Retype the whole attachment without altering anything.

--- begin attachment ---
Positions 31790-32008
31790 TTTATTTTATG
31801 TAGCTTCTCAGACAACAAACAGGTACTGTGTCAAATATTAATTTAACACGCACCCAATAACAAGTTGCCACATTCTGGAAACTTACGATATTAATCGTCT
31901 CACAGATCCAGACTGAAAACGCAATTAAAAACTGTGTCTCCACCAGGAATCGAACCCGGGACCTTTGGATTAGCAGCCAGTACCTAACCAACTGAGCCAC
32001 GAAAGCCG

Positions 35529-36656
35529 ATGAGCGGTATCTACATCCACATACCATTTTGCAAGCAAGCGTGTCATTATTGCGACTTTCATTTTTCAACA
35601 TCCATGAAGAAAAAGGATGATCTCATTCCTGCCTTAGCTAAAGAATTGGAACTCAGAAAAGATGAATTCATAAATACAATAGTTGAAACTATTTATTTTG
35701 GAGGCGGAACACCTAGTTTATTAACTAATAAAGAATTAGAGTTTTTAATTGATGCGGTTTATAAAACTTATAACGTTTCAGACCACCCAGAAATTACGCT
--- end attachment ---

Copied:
Positions 31790-32008
31790 TTTATTTTATG
31801 TAGCTTCTCAGACAACAAACAGGTACTGTGTCAAATATTAATTTAACACGCACCCAATAACAAGTTGCCACATTCTGGAAACTTACGATATTAATCGTCT
31901 CACAGATCCAGACTGAAAACGCAATTAAAAACTGTGTCTCCACCAGGAATCGAACCCGGGACCTTTGGATTAGCAGCCAGTACCTAACCAACTGAGCCAC
32001 GAAAGCCG

Positions 35529-36656
35529 ATGAGCGGTATCTACATCCACATACCATTTTGCAAGCAAGCGTGTCATTATTGCGACTTTCATTTTTCAACA
35601 TCCATGAAGAAAAAGGATGATCTCATTCCTGCCTTAGCTAAAGAATTGGAACTCAGAAAAGATGAATTCATAAATACAATAGTTGAAACTATTTATTTTG
35701 GAGGCGGAACACCTAGTTTATTAACTAATAAAGAATTAGAGTTTTTAATTGATGCGGTTTATAAAACTTATAACGTTTCAGACCACCCAGAAATTACGCT